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Firefighters rescue dog stuck on oceanside cliff

Firefighter Jeff Lee  prepares to lower Oso 100 feet to the beach. The Pilot/Jef Hatch
Firefighter Jeff Lee prepares to lower Oso 100 feet to the beach. The Pilot/Jef Hatch
Twelve-year-old Oso stood trapped on a narrow rock ledge 100 feet above Lone Ranch Beach Monday afternoon as his owners, Carol and Mike McNickols, looked up helplessly.

The German shepherd and black Labrador mix couldn’t go up – the steep hillside was covered with crumbling rock. The way down was equally impossible.

The couple had one choice – call 911. 

Members of the Brookings Fire Department quickly arrived. Fire Capt. Jeff Lee donned a safety harness and, with the help of fellow firefighters, slowly made his way down the steep cliffside to the ledge where Oso waited.

 Lee wrapped the dog in a modified sling, attached a safety line and slowly began backing his way down the sheer cliff to deliver Oso to his grateful owners.

“It’s awesome,” Carol gushed to the firefighters. “I can almost breath again. Awesome job.”

Earlier that afternoon the couple had set out on a leisurely stroll down Lone Ranch Beach, located about three miles north of Brookings. By the time they reached the south end of the beach, the unleashed Oso had wandered away from his owners and ended up at the top of the seaside cliffs.

According to Carol, Oso attempted to make his way straight down the cliffside to reach them rather than take the trail which he had used.

“In all the years we’ve come here he’s never done this,” she said. “It must be the first sign of old age.”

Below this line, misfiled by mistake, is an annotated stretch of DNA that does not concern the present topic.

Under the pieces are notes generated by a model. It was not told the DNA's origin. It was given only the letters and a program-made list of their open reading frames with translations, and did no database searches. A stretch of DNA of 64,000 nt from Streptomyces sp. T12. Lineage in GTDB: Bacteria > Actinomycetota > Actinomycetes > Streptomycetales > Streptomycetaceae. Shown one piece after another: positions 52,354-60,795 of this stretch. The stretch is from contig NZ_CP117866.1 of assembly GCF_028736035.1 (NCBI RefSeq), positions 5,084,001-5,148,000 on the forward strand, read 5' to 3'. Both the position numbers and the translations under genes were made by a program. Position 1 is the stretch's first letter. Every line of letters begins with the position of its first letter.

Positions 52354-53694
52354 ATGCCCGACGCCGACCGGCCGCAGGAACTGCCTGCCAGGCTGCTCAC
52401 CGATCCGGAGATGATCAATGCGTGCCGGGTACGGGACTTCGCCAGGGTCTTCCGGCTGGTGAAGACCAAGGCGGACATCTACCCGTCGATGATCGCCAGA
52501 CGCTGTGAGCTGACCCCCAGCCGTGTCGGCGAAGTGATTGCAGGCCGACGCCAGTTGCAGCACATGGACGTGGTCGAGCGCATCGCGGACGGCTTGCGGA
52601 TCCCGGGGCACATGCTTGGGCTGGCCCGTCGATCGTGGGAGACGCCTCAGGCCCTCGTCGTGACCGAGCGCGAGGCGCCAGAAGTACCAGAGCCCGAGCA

As the dog approached a particularly steep section of the cliff the loose rock began to cascade from under his feet and, Carol said, he slid halfway down the cliffside to a resting point some 100 feet above the beach where he was unable to move any further.

“He can’t get back up because the shale keeps crumbling under him,” she said as she waited for Lee to reach Oso.

“If he was anywhere else I’d call in Search and Rescue,” Fire Chief Bill Sharp said, “but I think we have the physical ability to get him.”

Lee, tied into a safety harness, was lowered by fellow firefighter Neil Watson and junior firefighter Chase Ferraccioli almost 100 feet from the top of the cliff.

The shale cliffs made footing treacherous, but Lee was able to make it to Oso without injury.

“Hardest part was relying on the rope,” Lee said. “Once you do that it’s all pretty easy from there. Having Neil on the other end of the rope made it much easier to trust.”

Lee wrapped the dog in a flexible fabric harness that is intended for the human form, which he modified to support Oso without any trouble.

Once Lee and Oso were tied into the rope, the crew at the top of the cliff lowered them the rest of the way to the beach and solid ground. 


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